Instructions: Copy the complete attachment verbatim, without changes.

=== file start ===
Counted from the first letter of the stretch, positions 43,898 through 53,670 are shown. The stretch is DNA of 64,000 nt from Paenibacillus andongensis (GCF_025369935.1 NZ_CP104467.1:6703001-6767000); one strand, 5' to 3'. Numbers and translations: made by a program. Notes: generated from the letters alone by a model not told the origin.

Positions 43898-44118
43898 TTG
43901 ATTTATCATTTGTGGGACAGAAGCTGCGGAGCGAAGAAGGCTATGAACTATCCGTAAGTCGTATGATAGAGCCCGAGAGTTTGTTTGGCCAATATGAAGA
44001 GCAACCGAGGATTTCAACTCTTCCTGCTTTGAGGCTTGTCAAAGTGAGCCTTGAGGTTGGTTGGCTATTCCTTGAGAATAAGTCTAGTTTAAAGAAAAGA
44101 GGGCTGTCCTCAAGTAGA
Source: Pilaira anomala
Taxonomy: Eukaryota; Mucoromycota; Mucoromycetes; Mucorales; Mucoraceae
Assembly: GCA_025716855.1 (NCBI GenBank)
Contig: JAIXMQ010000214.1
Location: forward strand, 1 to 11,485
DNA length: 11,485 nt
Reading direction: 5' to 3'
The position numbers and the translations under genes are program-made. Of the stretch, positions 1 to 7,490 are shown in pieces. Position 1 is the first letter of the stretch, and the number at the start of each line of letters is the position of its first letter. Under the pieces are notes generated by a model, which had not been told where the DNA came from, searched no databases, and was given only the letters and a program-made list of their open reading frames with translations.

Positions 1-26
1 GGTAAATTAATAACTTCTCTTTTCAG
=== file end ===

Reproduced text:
Counted from the first letter of the stretch, positions 43,898 through 53,670 are shown. The stretch is DNA of 64,000 nt from Paenibacillus andongensis (GCF_025369935.1 NZ_CP104467.1:6703001-6767000); one strand, 5' to 3'. Numbers and translations: made by a program. Notes: generated from the letters alone by a model not told the origin.

Positions 43898-44118
43898 TTG
43901 ATTTATCATTTGTGGGACAGAAGCTGCGGAGCGAAGAAGGCTATGAACTATCCGTAAGTCGTATGATAGAGCCCGAGAGTTTGTTTGGCCAATATGAAGA
44001 GCAACCGAGGATTTCAACTCTTCCTGCTTTGAGGCTTGTCAAAGTGAGCCTTGAGGTTGGTTGGCTATTCCTTGAGAATAAGTCTAGTTTAAAGAAAAGA
44101 GGGCTGTCCTCAAGTAGA
Source: Pilaira anomala
Taxonomy: Eukaryota; Mucoromycota; Mucoromycetes; Mucorales; Mucoraceae
Assembly: GCA_025716855.1 (NCBI GenBank)
Contig: JAIXMQ010000214.1
Location: forward strand, 1 to 11,485
DNA length: 11,485 nt
Reading direction: 5' to 3'
The position numbers and the translations under genes are program-made. Of the stretch, positions 1 to 7,490 are shown in pieces. Position 1 is the first letter of the stretch, and the number at the start of each line of letters is the position of its first letter. Under the pieces are notes generated by a model, which had not been told where the DNA came from, searched no databases, and was given only the letters and a program-made list of their open reading frames with translations.

Positions 1-26
1 GGTAAATTAATAACTTCTCTTTTCAG